Reuters and Facebook said Wednesday they’re joining forces for a new fact-checking initiative to identify misinformation on social media. The pact calls for a new unit at Reuters to verify content posted on Facebook and Instagram and flag false or misleading video.
The partnership is with Facebook’s Third-Party Fact-Checking Program. For Reuters, it’s “an extension of the media verification efforts Reuters has built through its long history of providing accurate and trustworthy news content.”
Doctored video is becoming an increasing problem online. For instance, Reuters Fact Check recently debunked a video of Kobe Bryant’s deadly helicopter crash in California on Jan. 26. Shortly after news of the crash spread, a dramatic but low-quality video began to circulate showing a helicopter spiraling into some hills that look kind of like California and bursting into flames. It was in fact a cropped version of another helicopter crash in the UAE in December of 2018.
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Reuters will now assess the authenticity of user-generated photos, videos, headlines and other content on social media—in the run-up to the U.S. election and beyond—verifying for Facebook’s U.S. audience in English and Spanish.
Reuters is good but the team will apparently only have four people to start. They will analyze videos submitted to them by Facebook or flagged by the public. They’ll then publish their findings on the new Reuters Fact Check blogs as false, partially false, or true and use those conclusions to label misinformation and downrank them in the News Feed algorithm to limit their spread.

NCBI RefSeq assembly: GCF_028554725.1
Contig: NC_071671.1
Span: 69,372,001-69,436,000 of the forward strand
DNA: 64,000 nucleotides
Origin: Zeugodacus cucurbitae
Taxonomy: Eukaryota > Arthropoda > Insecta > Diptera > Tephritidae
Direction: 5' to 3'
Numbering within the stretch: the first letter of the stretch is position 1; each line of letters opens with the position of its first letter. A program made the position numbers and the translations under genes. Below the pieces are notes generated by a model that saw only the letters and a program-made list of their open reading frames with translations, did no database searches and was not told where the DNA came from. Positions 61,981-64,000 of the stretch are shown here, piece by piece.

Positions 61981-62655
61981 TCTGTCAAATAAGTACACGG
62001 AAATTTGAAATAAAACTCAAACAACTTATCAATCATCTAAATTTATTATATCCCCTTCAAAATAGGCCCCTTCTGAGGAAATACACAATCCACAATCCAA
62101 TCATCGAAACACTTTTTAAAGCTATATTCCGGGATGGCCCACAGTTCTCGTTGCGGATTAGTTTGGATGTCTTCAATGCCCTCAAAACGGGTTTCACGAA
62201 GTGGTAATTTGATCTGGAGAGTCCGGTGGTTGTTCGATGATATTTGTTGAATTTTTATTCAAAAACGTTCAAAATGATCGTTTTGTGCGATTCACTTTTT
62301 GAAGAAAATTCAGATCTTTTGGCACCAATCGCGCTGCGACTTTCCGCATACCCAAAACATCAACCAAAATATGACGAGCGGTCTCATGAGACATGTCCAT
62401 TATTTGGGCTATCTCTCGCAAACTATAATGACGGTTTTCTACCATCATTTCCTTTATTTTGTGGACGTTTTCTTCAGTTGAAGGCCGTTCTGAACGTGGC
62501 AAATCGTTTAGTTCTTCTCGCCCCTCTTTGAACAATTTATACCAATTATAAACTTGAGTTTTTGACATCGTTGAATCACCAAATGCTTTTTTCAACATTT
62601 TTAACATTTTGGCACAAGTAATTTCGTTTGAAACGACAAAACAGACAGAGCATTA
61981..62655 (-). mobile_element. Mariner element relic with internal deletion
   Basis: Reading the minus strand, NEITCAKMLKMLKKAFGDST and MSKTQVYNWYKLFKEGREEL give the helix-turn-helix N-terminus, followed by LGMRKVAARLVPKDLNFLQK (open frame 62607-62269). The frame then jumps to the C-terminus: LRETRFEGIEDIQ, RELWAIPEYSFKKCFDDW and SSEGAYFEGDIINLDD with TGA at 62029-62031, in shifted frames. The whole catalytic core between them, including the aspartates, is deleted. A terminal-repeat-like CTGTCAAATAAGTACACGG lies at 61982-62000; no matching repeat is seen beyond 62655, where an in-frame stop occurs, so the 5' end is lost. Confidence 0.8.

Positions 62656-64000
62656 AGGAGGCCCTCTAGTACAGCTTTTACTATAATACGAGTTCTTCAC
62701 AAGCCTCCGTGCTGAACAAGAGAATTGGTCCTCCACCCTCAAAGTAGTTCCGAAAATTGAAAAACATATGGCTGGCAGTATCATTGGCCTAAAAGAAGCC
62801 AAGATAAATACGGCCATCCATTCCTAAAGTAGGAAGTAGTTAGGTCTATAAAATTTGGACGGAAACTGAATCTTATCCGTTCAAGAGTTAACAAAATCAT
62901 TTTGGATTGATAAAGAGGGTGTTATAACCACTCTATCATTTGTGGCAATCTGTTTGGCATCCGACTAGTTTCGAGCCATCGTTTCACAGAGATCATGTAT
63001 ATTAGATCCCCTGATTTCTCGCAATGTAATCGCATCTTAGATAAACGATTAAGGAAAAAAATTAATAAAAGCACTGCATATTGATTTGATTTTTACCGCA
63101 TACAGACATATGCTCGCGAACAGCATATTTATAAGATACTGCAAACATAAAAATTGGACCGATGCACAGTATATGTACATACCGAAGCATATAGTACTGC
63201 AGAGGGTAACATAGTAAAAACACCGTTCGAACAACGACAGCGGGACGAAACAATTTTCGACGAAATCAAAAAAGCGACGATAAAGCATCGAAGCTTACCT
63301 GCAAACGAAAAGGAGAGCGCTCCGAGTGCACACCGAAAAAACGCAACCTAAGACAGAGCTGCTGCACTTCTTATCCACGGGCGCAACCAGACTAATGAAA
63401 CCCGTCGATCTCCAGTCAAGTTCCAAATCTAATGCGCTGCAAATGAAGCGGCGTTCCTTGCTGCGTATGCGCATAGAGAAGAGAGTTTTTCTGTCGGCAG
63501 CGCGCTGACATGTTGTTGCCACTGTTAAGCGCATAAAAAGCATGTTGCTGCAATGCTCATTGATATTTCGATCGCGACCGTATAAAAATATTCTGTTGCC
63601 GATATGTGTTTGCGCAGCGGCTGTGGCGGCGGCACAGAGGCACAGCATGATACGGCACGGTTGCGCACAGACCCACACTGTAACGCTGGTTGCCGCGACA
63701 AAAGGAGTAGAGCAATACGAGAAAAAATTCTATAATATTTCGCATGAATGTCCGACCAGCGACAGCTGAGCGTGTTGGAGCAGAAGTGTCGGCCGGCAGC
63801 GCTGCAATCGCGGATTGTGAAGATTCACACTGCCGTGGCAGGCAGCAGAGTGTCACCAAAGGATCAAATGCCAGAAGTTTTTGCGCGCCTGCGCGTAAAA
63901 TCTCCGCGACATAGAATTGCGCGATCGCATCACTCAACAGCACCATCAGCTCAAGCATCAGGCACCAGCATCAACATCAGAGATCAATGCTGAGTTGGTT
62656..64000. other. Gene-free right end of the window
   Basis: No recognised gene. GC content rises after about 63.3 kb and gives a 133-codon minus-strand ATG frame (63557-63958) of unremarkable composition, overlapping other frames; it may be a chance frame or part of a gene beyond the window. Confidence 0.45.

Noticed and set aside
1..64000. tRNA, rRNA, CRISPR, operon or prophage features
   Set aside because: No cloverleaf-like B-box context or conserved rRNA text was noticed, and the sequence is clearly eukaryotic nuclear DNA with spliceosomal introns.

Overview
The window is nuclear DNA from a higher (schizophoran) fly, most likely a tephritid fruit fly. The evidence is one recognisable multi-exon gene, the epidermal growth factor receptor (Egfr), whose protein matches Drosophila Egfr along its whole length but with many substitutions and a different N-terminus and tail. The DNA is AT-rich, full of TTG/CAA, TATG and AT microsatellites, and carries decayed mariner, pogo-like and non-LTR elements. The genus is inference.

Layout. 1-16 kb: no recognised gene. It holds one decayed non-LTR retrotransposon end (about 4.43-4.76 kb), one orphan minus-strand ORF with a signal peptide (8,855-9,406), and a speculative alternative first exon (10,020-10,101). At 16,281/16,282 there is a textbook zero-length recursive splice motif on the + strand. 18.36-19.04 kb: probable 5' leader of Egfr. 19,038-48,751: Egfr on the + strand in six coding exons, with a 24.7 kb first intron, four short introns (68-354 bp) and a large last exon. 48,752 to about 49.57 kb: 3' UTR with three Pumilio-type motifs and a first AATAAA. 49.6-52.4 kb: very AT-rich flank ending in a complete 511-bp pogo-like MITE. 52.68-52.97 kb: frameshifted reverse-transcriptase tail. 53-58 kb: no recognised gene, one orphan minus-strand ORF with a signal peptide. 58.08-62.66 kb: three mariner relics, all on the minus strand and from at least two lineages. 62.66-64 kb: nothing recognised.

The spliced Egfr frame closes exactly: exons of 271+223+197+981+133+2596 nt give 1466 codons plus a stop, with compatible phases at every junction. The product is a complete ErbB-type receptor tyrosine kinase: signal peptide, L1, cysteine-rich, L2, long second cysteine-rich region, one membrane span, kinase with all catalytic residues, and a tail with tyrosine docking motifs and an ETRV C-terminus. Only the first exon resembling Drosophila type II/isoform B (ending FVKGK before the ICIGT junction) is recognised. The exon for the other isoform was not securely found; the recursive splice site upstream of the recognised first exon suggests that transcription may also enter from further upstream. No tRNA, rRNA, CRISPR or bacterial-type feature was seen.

Facebook will be paying Reuters an undisclosed amount for the service.
“We are steadfastly recognizing the magnitude of misinformation taking place around the world. It’s a growing issue that impacts society daily and it’s a responsibility for news organizations and platforms to halt the spread of false news,” said Jess April, Reuters Director of Global Partnerships,
Keren Goldshlager, Facebook Integrity Partnerships said “Expanding our fact-checking program is an important part of our work to fight misinformation. We are thrilled that Reuters is joining our U.S. partnership, and know we’ll benefit deeply from their expertise in visual verification and user-generated content.”
Reuters has played an increasing role in researching and identifying various forms of synthetically generated media. Since 2018, Reuters has been working to educate the industry and the world about the ways in which images and videos can be distorted and how to spot them. Most recently, Reuters partnered with Facebook Journalism Project on an e-learning course to help newsrooms around the world identify and reject manipulated video, pictures and audio.
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